12. The WFD provides the Agency with the
vehicle for delivering real environmental improvements, the Governments
water quality and quantity objectives and hence delivering the
Agency's Corporate Strategy.
13. The Agency understands that the 2nd
Consultation Paper from the Department for Environment, Food and
Rural Affairs (Defra) and Welsh Assembly Government (WAG) will
restate their intention to designate the Agency as Competent Authority
for England and Wales. The Agency welcomes the opportunity and
challenge of taking on this pivotal role, but recognises that
in order to achieve the desired outcomes the Agency will need
to work closely with:
the agricultural sector;
Regional and Local Planning Authorities;
other Regulators such as English
Nature and Countryside Council for Wales; and
data and research providers.
14. The Competent Authority will need to
be assured that there are obligations on other statutory bodies
to ensure timely and appropriate participation from them, to allow
the Competent Authority to meet its statutory duties.
15. To date, the focus of the Agency's WFD
activity has been to take a strong role, at both European and
National levels, in many of the Common Implementation Strategy
(CIS) and other working groups. The groups are developing scientific
and technical guidance on definitions and standards. That focus
now needs to shift towards meeting the future milestones in the
implementation programme for the Directive.
16. The Agency has used its knowledge of
the scientific/technical issues to shape the CIS to fit both with
experience from England and Wales and with the current regulatory
systems. This should facilitate the application of the technical
requirements of the WFD. The guidance provided by the CIS, if
effective, will be helpful in achieving a consistent and proportionate
implementation of the Directive.
17. Defra has so far approved the commitment
of resources for an Agency WFD programme, developing of Agency
policy and technical guidance and providing advice to government.
This has also enabled Agency to provide inputs into the CIS working
groups and expert fora in Europe. The Agency is discussing with
Defra its future requirements for staff and other resources to
deliver the further requirements of the WFD Programme.
18. Commitment of resources for the medium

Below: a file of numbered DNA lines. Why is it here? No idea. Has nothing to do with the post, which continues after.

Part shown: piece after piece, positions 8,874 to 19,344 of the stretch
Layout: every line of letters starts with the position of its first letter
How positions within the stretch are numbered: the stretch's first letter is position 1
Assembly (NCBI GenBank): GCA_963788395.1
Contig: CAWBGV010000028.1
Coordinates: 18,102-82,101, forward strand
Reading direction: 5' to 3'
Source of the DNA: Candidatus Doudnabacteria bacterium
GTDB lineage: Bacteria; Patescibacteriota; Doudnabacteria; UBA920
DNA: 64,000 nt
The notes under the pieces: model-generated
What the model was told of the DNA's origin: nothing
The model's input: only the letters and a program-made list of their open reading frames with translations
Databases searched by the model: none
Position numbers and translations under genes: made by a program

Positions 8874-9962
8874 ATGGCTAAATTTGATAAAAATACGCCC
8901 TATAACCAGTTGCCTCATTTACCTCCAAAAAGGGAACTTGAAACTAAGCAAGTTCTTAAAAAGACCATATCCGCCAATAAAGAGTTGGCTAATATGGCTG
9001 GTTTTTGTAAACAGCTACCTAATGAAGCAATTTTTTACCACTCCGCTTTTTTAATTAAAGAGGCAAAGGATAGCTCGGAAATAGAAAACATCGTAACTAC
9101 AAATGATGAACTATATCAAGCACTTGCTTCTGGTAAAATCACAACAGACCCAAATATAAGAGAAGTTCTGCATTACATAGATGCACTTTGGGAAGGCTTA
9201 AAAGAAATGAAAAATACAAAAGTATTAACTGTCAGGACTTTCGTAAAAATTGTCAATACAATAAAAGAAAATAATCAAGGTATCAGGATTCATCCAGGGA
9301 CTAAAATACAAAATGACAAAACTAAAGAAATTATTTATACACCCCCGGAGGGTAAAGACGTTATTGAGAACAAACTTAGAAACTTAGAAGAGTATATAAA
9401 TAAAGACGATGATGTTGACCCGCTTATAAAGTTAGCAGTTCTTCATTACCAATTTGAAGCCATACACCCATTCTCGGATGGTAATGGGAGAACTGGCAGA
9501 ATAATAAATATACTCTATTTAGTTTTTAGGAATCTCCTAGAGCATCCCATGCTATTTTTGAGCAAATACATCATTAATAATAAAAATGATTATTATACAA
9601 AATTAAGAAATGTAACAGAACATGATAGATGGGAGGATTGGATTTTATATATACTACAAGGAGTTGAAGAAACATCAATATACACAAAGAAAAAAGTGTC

and long-term is essential to ensure continuity and effective
implementation of the WFD.
19. The problem of managing diffuse pollution,
not just from agriculture but also from runoff from other land-uses
such as urban developments and transport infrastructure, as well
as discharges from abandoned mineral workings, will require changes
to existing policies and planning procedures. The Agency believes
that a balance of flexible policy instruments and regulatory approaches
will be required and that the mid-term review of the CAP provides
an opportunity to implement some of these measures. Comments are
given in the separate Memorandum of Evidence to the Committee's
inquiry on the mid-term review of the CAP.
20. The Agency considers that planning authorities
should be under a duty to take account of WFD objectives when
developing Regional Spatial Strategies and Local Development Plans.
21. Appropriate implementation of the Strategic
Environment Assessment (SEA) Directive for plans and programmes
will assist the integrated planning and effective delivery of
22. The requirements for integrated management
of river basins mean that clear links will need to be established
with strategies for flood defence and Catchment Flood Management
Plans (CFMPs). This is an important issue given the priority being
set by the Government for enhanced investment in flood management.
23. Implementing the Directive provides
the opportunity to develop and manage comprehensive River Basin
Management plans, linking with other national programmes including;
flood management and conservation. The complexity of the WFD and
its ambitious objectives mean that there are risks to its successful
implementation and delivery. Joint action by Defra/WAG, the Agency
and other stakeholders will be required to manage and mitigate
24. Risks to successful delivery include:
the scale of the technical challenge
in understanding and agreeing the Directive's definitions of water
status across Europe;
opportunities for improved management
of diffuse pollution may be lost or delayed if reform of the CAP
does not recognise the linkage to the implementation of the WFD;
over-prescriptive approaches to characterisation
divert attention from delivery of the benefits of the WFD in a
timely and effective way and to promote decision making at the
lack of clarity in roles and powers
of Agency as Competent Authority; and
other stakeholders are unable or
unwilling to provide sufficient commitment and resources to meet
the Directive's objectives and timetables.
By what means, and over what timetable, the Government
intends to implement the Directive in the UK?
25. Defra is the Government Department responsible
for ensuring the transposition and implementation of the WFD in
England, with the Welsh Assembly Government taking that role in
Wales in close co-ordination with Defra. It has consulted with
the Agency amongst others via an Implementation Steering Group.
26. It is understood that the next Consultation
Paper from Defra/WAG will provide greater detail on its strategy
for implementation and confirm its intention to appoint the Agency